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The Two Important Ways Digital Health Is Impacting Pharma in 2015
11th Jun 2015
Alex Butler

There can be no better insight into Pharma’s digital ambition than building a digital agency from scratch with pharmaceutical companies as the core client base. I have been working in pharma my whole career (now some 16 years) and feel very fortunate to have been around at a time of unprecedented change as technology has fundamentally impacted all aspects of the pharmaceutical business; from drug discovery and clinical trial development, through to the very nature of the product as health technology builds an evidence base and the focus moves from illness to wellness.

Having spent the last two years building The EarthWorks I have reflected on how great the impact of digital health has had on pharma companies. When I look at what The EarthWorks are asked to do the strategic direction becomes clear. Over 70% of our output is in health technology design and build. Principally this is focussed on clinically impactful support for patients, however there is also a significant proportion of this work focussed on supporting healthcare professionals - with the best work providing integration and a symmetry between the two. When I first became a marketing manager in a pharmaceutical company, the vast majority of the focus and budget was on marketing materials. This is still an important part of what pharma does but the investment and the excitement seems to have irrevocably shifted.

This got me thinking about how the digital health movement has impacted pharma. There are a great number of examples, including redefining real world data and challenging the nature of the communication between pharmaceutical companies and healthcare professionals. However I think there are two principle pressures stemming from the rise of digital health that is impacting pharma in 2015:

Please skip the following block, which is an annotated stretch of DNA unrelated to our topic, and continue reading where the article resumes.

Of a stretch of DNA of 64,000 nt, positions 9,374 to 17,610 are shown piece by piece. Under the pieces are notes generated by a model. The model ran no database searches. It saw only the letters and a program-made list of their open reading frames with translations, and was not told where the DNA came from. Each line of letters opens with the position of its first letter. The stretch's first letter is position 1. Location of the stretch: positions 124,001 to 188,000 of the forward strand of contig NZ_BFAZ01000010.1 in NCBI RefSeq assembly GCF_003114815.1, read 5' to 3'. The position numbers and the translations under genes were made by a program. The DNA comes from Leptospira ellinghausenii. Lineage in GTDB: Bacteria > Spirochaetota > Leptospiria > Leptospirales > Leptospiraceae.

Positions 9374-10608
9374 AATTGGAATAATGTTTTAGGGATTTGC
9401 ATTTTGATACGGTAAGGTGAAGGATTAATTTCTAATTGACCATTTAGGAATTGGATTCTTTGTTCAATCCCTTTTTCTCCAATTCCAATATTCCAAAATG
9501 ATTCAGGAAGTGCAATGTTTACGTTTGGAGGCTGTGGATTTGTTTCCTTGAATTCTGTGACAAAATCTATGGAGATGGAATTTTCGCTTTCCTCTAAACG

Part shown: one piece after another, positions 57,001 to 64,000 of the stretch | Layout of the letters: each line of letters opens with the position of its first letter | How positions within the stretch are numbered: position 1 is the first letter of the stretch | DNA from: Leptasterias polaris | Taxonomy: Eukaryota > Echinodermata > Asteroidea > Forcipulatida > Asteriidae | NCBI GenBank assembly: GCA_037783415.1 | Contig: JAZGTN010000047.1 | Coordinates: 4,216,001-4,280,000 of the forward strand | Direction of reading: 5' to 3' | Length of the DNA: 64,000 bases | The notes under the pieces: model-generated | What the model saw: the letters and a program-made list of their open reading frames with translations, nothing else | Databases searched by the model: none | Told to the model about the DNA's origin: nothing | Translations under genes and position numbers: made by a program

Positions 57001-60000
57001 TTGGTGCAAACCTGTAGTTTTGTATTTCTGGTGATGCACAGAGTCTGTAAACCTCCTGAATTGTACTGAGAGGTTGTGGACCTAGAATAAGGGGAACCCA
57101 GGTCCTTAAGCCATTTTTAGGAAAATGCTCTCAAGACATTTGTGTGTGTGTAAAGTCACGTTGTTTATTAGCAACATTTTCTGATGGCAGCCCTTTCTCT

1. Moving ‘beyond the pill’ from jargon to a reality.
From my earliest days in pharma I heard people talking about ‘beyond the pill’ initiatives. The accepted wisdom was that selling medicines alone would not be a sustainable business model for pharma in the 21st century. The only problem was that nobody could really articulate what this actually meant. Essentially it was often framed in the context of service design and support, for example rather than simply providing a medicine to support diabetes patients, could pharma partner to support the end-to-end service delivery? The answer was, no, probably not.

The rise of health technology has changed everything however. Although sceptics can be very vocal, there is a surprising consensus across industry, academia, healthcare professionals and patients that mobile health offers a significant opportunity to improve clinical outcomes for patients. What is even more exciting is the democratising nature of the smartphone, the impact on the developing world being at least as significant as the developed world – whether this is significantly reducing readmission rates after cardiac surgery or providing interventions to reduce relapse in bipolar disorder in the US or enabling eye examinations for rural communities in India or triaging infants in Malawi to improve mortality rates. In truth the focus of health technology design needs to address the challenges facing healthcare in the 21st Century – chronic disease, an aging population, health inequalities and access to medicines and mHealth can significantly impact all four of these.